Panama Canal expansion could boost U.S. soy's competitive advantage
A looming deadline is fast approaching for U.S. soy's competitive advantage. By the end of December, construction on the Panama Canal expansion will be completed. The eventual opening of this expansion will give exporters the opportunity to more efficiently move products, such as U.S. soybeans, to end users in China and other countries.
U.S. soy already has an advantage of being the more reliable and often more affordable supplier of soybeans when compared with South American soybeans, so this engineering marvel should only improve these efficiencies. To take advantage of the deeper canal, U.S. ports will need to maintain depth of 45 to 50 feet. These depths allow Panamax vessels, which can carry up to 2 millions bushels, to be loaded to maximum capacity. This is 500,000 additional bushels per load over current ships.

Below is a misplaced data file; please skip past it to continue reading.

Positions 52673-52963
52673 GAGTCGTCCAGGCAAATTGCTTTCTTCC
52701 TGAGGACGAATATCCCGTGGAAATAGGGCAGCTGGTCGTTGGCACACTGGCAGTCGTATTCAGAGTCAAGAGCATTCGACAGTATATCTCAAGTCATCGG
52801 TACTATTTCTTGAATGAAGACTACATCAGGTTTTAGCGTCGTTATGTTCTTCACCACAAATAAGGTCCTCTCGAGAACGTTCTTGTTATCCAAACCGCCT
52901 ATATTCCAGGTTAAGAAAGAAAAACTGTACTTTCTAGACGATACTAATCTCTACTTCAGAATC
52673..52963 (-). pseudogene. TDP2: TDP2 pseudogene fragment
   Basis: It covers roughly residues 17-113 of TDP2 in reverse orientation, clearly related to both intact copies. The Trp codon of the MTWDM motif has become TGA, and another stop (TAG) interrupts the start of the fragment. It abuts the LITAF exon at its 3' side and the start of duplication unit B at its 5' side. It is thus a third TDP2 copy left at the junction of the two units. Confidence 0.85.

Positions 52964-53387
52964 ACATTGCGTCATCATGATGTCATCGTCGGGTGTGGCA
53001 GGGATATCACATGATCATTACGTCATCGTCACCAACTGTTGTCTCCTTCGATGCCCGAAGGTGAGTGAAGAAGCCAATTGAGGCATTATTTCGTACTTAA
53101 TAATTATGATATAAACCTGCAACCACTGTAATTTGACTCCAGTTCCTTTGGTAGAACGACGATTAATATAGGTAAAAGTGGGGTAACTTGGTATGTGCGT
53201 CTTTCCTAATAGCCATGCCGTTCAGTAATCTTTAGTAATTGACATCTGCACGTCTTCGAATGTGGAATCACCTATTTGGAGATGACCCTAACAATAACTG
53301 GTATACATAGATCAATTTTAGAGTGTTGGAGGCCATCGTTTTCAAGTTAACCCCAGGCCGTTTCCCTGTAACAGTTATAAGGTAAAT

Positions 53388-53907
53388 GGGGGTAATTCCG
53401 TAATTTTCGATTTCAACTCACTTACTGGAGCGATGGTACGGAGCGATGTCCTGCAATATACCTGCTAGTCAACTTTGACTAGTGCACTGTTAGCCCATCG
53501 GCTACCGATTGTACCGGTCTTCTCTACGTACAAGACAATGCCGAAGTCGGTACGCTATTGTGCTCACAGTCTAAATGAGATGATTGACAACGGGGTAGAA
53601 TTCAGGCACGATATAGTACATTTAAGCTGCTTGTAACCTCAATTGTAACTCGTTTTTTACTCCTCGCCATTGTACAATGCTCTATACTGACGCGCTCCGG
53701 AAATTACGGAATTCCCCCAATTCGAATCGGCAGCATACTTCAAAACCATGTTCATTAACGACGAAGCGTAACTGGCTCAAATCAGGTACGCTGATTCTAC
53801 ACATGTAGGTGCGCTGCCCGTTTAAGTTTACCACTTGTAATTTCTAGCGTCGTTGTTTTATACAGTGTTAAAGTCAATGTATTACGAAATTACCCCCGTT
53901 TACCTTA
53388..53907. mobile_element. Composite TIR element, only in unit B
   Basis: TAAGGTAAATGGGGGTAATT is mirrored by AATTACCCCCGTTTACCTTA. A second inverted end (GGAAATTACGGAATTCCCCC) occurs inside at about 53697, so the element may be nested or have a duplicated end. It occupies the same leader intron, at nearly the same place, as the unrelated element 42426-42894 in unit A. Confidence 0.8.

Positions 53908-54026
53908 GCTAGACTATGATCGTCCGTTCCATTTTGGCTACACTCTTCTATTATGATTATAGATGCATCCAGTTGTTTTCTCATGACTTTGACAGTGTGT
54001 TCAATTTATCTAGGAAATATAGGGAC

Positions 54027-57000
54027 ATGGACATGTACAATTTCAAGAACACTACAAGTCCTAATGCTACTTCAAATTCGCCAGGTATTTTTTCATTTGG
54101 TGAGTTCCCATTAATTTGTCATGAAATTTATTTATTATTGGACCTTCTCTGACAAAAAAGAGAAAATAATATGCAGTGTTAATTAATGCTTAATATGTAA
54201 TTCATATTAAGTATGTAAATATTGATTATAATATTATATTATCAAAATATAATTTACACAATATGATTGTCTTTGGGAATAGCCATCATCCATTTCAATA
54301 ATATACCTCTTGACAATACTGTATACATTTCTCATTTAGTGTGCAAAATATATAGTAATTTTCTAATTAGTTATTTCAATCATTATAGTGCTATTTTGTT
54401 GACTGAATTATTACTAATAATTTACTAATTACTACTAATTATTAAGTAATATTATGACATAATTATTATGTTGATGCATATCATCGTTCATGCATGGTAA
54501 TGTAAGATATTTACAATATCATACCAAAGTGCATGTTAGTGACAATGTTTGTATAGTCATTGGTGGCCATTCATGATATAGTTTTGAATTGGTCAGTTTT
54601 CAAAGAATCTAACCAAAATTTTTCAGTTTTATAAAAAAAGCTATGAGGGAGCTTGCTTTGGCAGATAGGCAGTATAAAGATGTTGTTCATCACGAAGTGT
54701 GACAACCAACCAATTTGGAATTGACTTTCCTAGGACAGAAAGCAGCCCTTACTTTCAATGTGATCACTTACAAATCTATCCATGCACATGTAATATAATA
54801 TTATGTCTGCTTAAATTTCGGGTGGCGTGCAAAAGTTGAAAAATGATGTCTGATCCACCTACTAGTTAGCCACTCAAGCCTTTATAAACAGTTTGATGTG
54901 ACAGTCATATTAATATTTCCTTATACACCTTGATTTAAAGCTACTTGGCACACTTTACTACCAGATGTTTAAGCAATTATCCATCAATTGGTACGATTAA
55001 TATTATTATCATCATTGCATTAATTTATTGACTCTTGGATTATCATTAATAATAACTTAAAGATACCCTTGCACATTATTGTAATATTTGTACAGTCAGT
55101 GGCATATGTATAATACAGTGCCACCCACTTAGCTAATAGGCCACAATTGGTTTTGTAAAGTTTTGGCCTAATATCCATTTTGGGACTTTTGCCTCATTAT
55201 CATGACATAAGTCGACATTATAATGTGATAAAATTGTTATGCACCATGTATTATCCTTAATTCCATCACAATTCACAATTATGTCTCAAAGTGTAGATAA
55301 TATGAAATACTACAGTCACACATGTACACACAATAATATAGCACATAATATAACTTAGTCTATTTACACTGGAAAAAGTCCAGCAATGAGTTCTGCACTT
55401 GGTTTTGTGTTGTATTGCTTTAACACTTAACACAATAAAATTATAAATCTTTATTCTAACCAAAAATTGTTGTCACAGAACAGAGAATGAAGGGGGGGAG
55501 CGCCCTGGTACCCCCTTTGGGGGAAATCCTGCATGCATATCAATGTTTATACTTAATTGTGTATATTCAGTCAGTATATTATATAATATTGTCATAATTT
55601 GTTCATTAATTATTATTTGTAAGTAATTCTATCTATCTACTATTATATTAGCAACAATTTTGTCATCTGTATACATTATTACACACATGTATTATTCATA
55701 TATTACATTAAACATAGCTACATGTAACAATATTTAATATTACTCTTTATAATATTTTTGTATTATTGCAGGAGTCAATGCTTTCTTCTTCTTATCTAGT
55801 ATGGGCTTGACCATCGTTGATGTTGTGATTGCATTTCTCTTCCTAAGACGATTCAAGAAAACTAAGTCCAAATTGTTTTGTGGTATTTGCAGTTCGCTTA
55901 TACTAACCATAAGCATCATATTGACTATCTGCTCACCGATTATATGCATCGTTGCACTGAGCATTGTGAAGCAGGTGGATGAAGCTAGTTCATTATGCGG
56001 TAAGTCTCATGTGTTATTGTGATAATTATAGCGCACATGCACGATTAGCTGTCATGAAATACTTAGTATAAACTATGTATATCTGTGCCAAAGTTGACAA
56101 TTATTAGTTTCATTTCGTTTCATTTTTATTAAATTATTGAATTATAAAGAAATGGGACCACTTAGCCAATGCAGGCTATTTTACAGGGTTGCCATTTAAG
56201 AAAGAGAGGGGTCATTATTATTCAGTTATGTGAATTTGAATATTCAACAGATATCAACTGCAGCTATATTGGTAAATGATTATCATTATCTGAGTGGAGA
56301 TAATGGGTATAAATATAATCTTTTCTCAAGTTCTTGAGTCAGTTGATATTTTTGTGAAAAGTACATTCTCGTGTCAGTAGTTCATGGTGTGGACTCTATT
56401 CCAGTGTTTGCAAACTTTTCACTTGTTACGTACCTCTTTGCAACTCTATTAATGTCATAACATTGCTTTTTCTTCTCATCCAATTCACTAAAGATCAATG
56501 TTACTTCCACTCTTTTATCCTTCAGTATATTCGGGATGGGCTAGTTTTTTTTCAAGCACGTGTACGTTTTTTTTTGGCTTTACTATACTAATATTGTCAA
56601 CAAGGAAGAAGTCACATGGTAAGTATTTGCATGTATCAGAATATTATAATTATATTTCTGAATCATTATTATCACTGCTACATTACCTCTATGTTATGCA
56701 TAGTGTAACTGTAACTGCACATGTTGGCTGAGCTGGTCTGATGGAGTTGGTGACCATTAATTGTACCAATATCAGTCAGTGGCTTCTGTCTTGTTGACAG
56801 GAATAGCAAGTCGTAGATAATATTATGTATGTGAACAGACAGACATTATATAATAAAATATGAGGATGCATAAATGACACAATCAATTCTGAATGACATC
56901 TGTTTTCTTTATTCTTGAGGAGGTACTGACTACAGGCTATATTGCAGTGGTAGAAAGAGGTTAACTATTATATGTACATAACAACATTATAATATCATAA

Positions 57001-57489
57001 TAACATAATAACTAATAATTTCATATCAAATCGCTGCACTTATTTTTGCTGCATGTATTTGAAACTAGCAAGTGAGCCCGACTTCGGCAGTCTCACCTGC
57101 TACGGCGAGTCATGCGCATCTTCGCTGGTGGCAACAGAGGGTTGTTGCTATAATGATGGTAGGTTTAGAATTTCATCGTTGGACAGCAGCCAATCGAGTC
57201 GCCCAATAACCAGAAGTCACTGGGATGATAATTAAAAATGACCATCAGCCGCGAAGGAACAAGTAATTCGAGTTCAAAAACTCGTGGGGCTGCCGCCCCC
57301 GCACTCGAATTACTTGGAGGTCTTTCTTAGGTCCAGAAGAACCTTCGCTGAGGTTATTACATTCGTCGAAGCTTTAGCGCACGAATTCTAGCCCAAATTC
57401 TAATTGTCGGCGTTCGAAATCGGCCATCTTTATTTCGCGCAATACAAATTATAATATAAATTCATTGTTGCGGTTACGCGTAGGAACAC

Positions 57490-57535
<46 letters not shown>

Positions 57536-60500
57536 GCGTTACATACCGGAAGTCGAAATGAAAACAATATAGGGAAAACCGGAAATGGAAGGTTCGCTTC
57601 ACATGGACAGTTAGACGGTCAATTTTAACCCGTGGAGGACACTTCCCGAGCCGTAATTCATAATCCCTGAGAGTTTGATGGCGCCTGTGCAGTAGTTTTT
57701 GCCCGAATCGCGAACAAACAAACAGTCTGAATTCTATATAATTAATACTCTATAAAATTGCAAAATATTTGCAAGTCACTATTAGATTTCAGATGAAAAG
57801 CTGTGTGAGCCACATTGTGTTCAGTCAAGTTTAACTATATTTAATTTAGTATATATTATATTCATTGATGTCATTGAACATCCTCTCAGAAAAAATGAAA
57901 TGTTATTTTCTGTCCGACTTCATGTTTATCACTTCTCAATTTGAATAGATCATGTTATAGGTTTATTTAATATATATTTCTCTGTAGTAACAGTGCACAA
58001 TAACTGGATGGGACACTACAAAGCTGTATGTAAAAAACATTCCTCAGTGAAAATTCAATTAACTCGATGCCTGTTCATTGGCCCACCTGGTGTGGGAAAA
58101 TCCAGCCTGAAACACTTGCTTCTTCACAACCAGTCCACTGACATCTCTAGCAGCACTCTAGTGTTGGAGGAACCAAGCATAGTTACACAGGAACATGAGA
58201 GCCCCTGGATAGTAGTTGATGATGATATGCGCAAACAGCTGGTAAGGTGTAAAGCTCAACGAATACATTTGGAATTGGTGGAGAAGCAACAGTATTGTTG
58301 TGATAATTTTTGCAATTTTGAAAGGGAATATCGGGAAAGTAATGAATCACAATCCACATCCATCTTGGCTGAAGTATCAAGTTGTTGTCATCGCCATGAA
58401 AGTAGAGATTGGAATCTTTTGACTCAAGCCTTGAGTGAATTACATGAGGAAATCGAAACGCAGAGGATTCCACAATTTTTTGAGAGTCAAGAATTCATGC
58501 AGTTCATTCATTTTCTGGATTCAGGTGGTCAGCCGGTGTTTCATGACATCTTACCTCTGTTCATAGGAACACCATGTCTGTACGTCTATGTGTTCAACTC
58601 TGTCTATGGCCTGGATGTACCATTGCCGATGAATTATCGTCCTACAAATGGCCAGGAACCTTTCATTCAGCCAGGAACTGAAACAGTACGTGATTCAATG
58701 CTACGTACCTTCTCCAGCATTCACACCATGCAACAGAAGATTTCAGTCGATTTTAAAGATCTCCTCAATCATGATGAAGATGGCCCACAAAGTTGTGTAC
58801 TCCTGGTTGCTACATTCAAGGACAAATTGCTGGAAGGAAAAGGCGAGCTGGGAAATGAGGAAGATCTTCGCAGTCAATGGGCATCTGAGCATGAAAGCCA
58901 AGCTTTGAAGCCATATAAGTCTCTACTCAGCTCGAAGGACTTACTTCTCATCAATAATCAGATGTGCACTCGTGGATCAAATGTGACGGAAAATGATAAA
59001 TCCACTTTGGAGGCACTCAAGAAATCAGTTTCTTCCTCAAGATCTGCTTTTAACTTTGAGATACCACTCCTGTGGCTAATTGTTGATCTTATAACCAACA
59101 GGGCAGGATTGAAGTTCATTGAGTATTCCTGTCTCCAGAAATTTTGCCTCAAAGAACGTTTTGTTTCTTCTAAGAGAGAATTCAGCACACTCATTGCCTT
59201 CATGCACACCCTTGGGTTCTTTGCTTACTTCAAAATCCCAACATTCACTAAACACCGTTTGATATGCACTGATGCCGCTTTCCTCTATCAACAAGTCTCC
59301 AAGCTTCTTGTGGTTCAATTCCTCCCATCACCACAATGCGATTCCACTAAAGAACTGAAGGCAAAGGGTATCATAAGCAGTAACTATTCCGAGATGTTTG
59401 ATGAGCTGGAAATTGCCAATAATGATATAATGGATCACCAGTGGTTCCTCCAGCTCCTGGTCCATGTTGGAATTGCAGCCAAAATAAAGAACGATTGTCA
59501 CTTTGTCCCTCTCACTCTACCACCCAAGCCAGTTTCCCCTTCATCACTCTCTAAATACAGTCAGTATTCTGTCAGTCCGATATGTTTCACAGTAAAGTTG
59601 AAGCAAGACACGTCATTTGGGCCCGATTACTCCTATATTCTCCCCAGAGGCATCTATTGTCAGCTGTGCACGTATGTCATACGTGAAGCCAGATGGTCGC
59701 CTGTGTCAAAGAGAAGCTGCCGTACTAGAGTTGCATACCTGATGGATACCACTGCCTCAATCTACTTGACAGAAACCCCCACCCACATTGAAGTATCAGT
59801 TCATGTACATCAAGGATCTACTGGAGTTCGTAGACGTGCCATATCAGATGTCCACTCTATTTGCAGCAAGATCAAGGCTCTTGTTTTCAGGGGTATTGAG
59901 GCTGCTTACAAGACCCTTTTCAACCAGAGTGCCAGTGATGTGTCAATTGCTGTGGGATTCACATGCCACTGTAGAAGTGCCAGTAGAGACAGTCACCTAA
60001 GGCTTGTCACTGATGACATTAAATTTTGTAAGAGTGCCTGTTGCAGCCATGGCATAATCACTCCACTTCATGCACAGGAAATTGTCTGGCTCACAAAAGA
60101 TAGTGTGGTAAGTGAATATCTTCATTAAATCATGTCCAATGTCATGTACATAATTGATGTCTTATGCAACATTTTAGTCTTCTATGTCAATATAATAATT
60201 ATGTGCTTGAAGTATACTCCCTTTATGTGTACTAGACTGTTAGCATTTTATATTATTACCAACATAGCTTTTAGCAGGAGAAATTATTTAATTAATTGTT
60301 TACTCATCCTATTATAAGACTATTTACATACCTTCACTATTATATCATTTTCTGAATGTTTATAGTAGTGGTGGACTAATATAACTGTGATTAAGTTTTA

"Most soybean exports that use the canal move through the ports around New Orleans," says Woody Green, soybean farmer from South Carolina. "The projected depth through this area is 45 feet, which leaves room for vessels to be loaded. It's important to maintain this depth."
With the Water Resources Reform and Development Act now in place to provide increased funding for port and inland waterway maintenance, the U.S. agriculture sector is hopeful that major agricultural ports will be ready for the opening of the canal expansion.